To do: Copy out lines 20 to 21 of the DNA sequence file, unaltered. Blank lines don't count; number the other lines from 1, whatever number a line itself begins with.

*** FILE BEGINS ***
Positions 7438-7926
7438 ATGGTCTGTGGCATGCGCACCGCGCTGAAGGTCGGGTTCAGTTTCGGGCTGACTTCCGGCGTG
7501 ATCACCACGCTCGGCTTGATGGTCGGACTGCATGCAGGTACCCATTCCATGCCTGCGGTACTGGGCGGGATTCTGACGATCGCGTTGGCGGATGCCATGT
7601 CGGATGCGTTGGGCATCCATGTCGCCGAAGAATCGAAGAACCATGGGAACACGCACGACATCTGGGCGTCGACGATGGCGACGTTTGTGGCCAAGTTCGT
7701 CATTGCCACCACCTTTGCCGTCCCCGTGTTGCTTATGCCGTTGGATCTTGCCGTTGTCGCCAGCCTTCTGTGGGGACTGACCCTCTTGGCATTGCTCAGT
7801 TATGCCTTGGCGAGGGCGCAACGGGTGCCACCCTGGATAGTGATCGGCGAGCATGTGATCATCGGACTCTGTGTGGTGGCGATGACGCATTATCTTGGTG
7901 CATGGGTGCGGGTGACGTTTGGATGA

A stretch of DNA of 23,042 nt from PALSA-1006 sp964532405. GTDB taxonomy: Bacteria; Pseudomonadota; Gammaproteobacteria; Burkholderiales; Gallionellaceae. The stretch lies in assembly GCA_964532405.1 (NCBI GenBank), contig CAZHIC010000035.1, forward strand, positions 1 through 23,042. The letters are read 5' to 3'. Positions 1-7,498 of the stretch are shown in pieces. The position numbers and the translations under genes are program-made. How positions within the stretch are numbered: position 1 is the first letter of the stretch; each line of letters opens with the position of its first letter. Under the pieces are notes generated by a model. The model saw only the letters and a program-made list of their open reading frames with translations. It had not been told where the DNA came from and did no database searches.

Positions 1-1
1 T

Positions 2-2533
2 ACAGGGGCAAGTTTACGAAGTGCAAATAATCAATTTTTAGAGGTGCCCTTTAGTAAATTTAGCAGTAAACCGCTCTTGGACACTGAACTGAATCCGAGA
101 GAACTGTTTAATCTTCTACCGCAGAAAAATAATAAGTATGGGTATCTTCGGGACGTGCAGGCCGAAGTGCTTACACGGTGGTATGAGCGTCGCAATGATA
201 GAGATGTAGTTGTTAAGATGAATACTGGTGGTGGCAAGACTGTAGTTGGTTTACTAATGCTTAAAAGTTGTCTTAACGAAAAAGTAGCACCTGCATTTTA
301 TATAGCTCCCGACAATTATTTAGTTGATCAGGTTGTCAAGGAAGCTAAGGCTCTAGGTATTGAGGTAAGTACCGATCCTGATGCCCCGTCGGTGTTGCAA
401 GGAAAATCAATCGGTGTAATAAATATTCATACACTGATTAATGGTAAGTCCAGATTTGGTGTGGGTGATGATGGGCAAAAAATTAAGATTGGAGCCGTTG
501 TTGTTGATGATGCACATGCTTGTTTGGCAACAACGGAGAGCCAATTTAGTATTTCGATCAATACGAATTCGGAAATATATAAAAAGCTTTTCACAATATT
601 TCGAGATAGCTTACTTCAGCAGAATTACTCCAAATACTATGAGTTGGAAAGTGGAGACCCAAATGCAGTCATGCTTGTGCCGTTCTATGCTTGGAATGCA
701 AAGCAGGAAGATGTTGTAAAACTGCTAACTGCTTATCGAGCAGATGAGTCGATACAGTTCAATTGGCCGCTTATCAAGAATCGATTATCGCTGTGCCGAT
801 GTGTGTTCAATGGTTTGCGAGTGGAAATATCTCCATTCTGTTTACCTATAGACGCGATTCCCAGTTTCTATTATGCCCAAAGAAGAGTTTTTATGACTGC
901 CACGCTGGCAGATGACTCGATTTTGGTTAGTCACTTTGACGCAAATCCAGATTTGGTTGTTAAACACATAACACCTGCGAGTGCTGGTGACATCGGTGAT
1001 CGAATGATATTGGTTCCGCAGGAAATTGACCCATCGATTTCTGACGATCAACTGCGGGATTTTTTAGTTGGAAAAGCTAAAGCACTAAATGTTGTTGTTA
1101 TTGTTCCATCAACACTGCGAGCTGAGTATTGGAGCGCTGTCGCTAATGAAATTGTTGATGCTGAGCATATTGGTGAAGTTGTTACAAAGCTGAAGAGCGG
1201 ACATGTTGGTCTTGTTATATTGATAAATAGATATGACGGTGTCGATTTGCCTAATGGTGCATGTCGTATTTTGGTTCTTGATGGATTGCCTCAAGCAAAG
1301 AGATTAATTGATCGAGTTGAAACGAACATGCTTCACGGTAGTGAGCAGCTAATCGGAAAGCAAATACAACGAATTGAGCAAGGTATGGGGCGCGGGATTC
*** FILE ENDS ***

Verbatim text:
801 GTGTGTTCAATGGTTTGCGAGTGGAAATATCTCCATTCTGTTTACCTATAGACGCGATTCCCAGTTTCTATTATGCCCAAAGAAGAGTTTTTATGACTGC
901 CACGCTGGCAGATGACTCGATTTTGGTTAGTCACTTTGACGCAAATCCAGATTTGGTTGTTAAACACATAACACCTGCGAGTGCTGGTGACATCGGTGAT